May is National Foster Care Month, a time to recognize that we each can play a part in enhancing the lives of children and youth in foster care.
May's special issue highlights a higher education program for transitioning youth, a tool for evaluating youth connectedness, and other information about foster care.
The Obama administration remains committed to improving the lives of children in foster care and the futures of youth who may leave foster care without a permanent family.
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May is National Foster Care Month—a time to acknowledge the foster parents, family members, volunteers, mentors, policymakers, child welfare professionals, and other members of the community who help children and youth in foster care find permanent homes and connections. It is also a time to focus on ways to create a bright future for the more than 400,000 children and youth in foster care.
The Children’s Bureau—together with its information service, Child Welfare Information Gateway, the National Resource Center for Permanency and Family Connections, the National Resource Center for Youth Development, Voice for Adoption, and the National Association of State Foster Care Managers—supports National Foster Care Month through a website for child welfare professionals on Child Welfare Information Gateway.
Read the Presidential Proclamation that calls upon all Americans to observe this month with activities and programs that honor the children and youth in foster care: http://www.whitehouse.gov/the-press-office/2013/04/30/presidential-proclamation-national-foster-care-month-2013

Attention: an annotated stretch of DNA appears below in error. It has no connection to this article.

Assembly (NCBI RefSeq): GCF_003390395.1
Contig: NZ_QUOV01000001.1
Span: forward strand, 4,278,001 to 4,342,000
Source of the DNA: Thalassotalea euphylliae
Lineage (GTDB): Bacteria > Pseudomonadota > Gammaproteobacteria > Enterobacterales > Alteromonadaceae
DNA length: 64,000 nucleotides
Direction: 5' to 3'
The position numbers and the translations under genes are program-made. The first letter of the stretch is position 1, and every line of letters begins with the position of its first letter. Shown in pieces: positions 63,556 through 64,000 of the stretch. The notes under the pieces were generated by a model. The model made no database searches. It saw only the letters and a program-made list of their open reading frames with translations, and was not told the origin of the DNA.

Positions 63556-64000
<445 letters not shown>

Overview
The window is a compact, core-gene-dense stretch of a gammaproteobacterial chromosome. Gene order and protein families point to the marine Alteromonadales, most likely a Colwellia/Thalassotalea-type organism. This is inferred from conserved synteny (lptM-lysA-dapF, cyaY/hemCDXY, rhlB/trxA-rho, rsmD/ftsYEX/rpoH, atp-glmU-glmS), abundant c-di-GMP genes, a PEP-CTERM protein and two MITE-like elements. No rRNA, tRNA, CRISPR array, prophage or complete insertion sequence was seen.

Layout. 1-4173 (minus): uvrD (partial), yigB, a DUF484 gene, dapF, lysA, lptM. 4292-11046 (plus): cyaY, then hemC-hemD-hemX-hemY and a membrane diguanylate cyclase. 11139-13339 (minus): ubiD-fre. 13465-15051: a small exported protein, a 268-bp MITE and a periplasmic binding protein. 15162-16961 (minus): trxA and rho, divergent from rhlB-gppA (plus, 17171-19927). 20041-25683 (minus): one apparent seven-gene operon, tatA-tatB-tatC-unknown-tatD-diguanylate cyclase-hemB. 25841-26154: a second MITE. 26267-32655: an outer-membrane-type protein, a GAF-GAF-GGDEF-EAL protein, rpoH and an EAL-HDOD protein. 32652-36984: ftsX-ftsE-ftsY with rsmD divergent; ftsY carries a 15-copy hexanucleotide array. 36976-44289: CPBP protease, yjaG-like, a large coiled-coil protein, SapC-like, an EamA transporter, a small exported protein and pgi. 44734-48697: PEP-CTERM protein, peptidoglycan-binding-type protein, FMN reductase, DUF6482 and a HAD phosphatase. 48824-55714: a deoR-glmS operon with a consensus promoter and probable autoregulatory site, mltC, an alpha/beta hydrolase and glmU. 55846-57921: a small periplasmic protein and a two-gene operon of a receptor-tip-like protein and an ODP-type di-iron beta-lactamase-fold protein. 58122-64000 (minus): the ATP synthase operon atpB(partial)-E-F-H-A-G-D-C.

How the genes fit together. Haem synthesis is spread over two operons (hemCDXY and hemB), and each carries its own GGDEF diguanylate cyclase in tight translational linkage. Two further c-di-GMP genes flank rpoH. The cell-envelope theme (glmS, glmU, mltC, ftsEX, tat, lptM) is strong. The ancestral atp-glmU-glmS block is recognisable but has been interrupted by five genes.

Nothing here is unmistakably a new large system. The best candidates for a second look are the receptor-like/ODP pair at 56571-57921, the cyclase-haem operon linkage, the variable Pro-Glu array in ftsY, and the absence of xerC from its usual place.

The website's focus is "Supporting Youth in Transition." It provides resources about supporting youth in transition through creating meaningful connections, partnering with youth, advancing permanency options, and preparing youth for successful transitions to adulthood. Access the resources: https://www.childwelfare.gov/fostercaremonth/resources/
Storytelling is a powerful way to connect real-life scenarios to important practice issues. The National Foster Care Month website features real-life stories of children, youth, and families that can help child welfare workers, managers, training staff, and others engage audiences in a variety of settings. From training to recruitment, these inspiring stories, both written narratives and videos, are great tools for gaining perspective and highlighting the role each of us has in supporting youth as they make important life transitions. View the stories: https://www.childwelfare.gov/fostercaremonth/reallifestories/
There are a number of tools you can use to help promote National Foster Care Month. Check them out: https://www.childwelfare.gov/fostercaremonth/promote/
Did you ever want to know what other States are doing to celebrate National Foster Care Month? Want to contact colleagues in other States to learn about their foster care policies? Access to State officials and other foster care information is available through the State Foster Care Contacts map. Take time during National Foster Care Month to get to know your colleagues across the country and learn about their work. View State Foster Care Contacts: https://www.childwelfare.gov/fostercaremonth/more/contacts/
Throughout its 100-year history, the Children’s Bureau has worked to assist children and youth in foster care; engage youth in decisions that affect their lives; and support foster families, kinship caregivers, child welfare professionals, and others who help these children. Learn more: https://www.childwelfare.gov/fostercaremonth/more/about.cfm
Learn more about the 100-year history of the Children’s Bureau: https://cb100.acf.hhs.gov/